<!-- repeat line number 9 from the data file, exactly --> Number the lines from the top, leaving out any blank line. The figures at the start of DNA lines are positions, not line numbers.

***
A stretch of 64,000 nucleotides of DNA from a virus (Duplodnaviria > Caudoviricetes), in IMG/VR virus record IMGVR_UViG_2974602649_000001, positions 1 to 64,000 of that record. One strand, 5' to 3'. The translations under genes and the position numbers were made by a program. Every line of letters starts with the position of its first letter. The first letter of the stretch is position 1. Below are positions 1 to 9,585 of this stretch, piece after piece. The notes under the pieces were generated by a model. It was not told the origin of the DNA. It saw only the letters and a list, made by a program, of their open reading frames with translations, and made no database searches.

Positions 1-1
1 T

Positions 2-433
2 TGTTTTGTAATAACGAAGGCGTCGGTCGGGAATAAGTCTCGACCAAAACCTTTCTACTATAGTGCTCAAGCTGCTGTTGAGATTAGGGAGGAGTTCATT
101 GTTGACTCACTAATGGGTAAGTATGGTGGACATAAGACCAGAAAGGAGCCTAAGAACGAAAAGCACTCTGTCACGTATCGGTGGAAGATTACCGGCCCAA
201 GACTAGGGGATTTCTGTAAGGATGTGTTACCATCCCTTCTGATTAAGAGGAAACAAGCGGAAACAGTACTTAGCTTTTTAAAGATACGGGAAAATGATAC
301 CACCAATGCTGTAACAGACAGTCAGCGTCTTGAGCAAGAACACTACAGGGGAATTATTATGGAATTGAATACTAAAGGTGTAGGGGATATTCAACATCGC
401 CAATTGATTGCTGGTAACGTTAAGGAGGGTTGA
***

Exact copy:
401 CAATTGATTGCTGGTAACGTTAAGGAGGGTTGA